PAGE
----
Hawaii travel has largely returned to pre-pandemic levels with 36k visitor arrivals in Hawaii last Saturday. With the current COVID emergency proclamation set to expire at the end of November, Governor Ige held a press conference today enumerating new rules starting December 1. Many other people took part in the news conference including mayors, health, and travel industry stakeholders.
Some changes announced were expected, while others definitely were not.
New regulations to take effect December 1.
Current emergency rules expire on November 30. Starting December 1, each county will operate on its own. That means that regulations in terms of capacity limits, distancing requirements, etc. will be up to each mayor. Statewide rules on bars, gyms, and restaurants will end on November 30 and, again, these will become county rules as deemed appropriate. We were surprised to see this change in our state which is so small, interconnected, and reliant on visitors who need consistent rules and messaging.
Each island can have different rules, and the state will no longer oversee these. Ige said, “one significant change is that I will no longer require coordination of county orders and each can provide restrictions as necessary.” Ige said he’d been working with the mayors to arrive at these new regulations.
What will each county decide?
It isn’t clear how closely islands will work together to help offer consistent rules that visitors can understand. We hope that will be the case, but we’ll wait to hear rule changes announced by each of the islands in the next week.
Honolulu, also announced today how it plans to implement its new rules. There will no longer be 6-foot distancing requirements for restaurants, although testing or vaccination will be required for indoor dining. The city will lift capacity requirements for all indoor and outdoor events, which will also be allowed to serve food and drink. Patrons can either be fully vaccinated or present a test within the prior 48 hours. No contact tracing requirements for event attendees. Gyms will be able to operate at full capacity with masks.
What won’t change on December 1: vaccination, testing, indoor masks, Safe Travels.
Most importantly for visitors, vaccination or testing, as the two options to avoid quarantine, will remain in effect, indefinitely. Safe Travels will remain Hawaii’s web portal for proof of these, and that too is here to stay, perhaps for a very long time.
The Hawaii indoor mask mandate indoors will continue, with the governor stating, “I think it’s the one thing we will continue to have in place.” Hawaii is currently one of just a handful of states that have retained masks for indoor settings for both vaccinated and unvaccinated.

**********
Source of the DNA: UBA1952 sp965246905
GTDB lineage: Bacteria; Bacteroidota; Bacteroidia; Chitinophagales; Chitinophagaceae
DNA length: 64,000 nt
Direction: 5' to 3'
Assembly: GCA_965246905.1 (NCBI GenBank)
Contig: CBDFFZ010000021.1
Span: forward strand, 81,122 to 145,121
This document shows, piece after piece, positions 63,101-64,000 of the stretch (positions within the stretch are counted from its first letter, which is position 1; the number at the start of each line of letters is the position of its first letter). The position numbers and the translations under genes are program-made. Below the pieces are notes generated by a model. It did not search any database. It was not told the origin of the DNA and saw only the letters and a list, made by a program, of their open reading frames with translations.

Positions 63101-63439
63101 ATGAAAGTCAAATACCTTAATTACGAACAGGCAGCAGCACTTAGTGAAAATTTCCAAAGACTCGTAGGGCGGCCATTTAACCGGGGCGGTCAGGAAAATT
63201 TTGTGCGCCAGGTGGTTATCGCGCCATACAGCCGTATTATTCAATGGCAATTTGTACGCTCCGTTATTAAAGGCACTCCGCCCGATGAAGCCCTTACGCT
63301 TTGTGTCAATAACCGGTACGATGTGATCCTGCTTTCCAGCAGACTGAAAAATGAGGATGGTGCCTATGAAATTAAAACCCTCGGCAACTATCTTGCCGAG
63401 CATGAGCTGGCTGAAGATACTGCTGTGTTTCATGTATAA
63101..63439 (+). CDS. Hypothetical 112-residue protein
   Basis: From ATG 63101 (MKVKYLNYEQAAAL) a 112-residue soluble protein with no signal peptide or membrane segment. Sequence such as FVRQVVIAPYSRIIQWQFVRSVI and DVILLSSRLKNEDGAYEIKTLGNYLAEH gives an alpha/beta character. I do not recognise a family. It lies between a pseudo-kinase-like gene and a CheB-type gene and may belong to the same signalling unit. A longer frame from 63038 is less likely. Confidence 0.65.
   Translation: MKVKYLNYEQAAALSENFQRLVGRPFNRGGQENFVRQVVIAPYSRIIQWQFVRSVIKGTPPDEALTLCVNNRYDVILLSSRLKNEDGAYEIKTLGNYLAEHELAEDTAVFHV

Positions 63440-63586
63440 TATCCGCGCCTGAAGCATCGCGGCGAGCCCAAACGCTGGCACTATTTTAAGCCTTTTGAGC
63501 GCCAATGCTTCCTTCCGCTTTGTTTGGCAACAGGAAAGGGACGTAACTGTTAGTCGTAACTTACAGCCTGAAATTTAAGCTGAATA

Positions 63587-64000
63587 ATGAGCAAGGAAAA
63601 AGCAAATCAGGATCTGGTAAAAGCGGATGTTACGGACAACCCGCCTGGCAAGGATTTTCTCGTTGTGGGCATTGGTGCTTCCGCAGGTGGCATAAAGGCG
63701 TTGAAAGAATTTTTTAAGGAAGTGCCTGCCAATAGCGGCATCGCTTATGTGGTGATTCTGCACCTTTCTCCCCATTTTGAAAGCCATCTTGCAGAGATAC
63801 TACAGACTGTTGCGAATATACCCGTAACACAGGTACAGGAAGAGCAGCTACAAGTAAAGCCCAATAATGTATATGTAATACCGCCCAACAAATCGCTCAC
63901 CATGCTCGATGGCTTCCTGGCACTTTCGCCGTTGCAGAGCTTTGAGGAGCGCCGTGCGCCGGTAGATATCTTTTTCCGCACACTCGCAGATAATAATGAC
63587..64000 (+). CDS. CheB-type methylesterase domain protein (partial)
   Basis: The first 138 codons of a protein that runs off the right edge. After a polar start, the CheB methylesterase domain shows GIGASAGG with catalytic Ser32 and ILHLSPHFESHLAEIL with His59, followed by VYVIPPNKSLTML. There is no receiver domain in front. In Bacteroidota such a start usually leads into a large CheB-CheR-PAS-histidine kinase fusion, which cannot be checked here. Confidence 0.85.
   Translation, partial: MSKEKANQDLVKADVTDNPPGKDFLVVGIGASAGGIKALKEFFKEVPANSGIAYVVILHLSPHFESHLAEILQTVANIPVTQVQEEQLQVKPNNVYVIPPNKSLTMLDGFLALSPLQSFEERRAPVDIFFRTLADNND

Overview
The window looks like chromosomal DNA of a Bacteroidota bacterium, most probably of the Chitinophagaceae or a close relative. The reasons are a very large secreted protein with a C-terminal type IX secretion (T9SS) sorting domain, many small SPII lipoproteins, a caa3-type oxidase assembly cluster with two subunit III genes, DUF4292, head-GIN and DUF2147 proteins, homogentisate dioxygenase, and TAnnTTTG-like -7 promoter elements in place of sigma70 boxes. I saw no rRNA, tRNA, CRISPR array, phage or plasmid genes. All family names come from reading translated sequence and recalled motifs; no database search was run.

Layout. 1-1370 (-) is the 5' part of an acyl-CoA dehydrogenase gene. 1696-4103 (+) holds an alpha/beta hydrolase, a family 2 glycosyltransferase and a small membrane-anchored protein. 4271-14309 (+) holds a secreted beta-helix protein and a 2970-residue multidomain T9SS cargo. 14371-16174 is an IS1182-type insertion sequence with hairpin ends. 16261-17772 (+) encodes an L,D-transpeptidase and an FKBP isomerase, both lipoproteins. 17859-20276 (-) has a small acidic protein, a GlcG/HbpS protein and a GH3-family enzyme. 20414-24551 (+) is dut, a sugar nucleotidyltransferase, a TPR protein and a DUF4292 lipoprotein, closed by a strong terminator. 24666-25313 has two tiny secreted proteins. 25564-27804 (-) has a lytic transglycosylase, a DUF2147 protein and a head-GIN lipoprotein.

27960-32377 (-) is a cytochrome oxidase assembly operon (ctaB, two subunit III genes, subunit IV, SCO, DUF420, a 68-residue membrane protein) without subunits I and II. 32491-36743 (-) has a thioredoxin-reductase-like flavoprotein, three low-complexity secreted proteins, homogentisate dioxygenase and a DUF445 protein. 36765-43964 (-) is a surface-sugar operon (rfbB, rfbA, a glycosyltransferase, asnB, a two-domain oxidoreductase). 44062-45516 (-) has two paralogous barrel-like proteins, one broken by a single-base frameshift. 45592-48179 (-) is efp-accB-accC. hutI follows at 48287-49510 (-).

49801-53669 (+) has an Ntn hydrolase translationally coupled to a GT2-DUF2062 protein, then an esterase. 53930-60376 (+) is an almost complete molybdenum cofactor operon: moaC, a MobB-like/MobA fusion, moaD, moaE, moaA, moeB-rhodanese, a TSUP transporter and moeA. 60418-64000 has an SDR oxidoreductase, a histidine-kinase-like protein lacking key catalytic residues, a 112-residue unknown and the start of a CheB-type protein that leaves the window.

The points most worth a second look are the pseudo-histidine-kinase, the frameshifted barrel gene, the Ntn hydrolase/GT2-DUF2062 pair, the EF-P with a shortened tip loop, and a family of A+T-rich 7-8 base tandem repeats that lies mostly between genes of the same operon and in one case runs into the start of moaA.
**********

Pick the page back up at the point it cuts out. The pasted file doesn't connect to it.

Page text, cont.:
The governor said that there are no longer any metrics upon which the state can rely for any further changes to COVID rules. At one point he had said that at 70% fully vaccinated (which has been achieved), the state would eliminate Safe Travels.
Where are Hawaii’s current COVID problems coming from?
It is clear that COVID cases associated with travel are almost completely unrelated to visitors. Instead, they result from Hawaii residents returning to the state and subsequent community spread.
What else is Hawaii planning? New uses for Safe Travels.
The state is planning to use Safe Travels on a long-term basis. It is investigating transforming the platform to better manage tourism. Also, we continue to hear that the current State Department of Agriculture declaration will be moved to being electronic via Safe Travels. The governor also mentioned that earlier this week.
With COVID cases nationally at a weekly average of around 100k a day and more than a thousand average COVID deaths every day for months now, it seems clear that the US is not in a controlled phase of COVID.
Seemingly, talking directly to Hawaii, people like Dr. Fauci and Scott Gottlieb are saying that we need to be extremely mindful in lifting restrictions, as they may otherwise soon be reinstated. So while Hawaii is doing well at the moment, and today reported only 52 new COVID cases statewide, a COVID wave is still active on the mainland. And what we all know is that what happens on the mainland, and particularly in California, always proceeds what occurs in Hawaii.
That is a reminder of how difficult the pandemic is for the US healthcare system. Hawaii will always be in a much more precarious situation due to its physical isolation, small population, and other factors, which is one reason why the mask mandate will stay.
How do you think a plan for different island-by-island rules will work?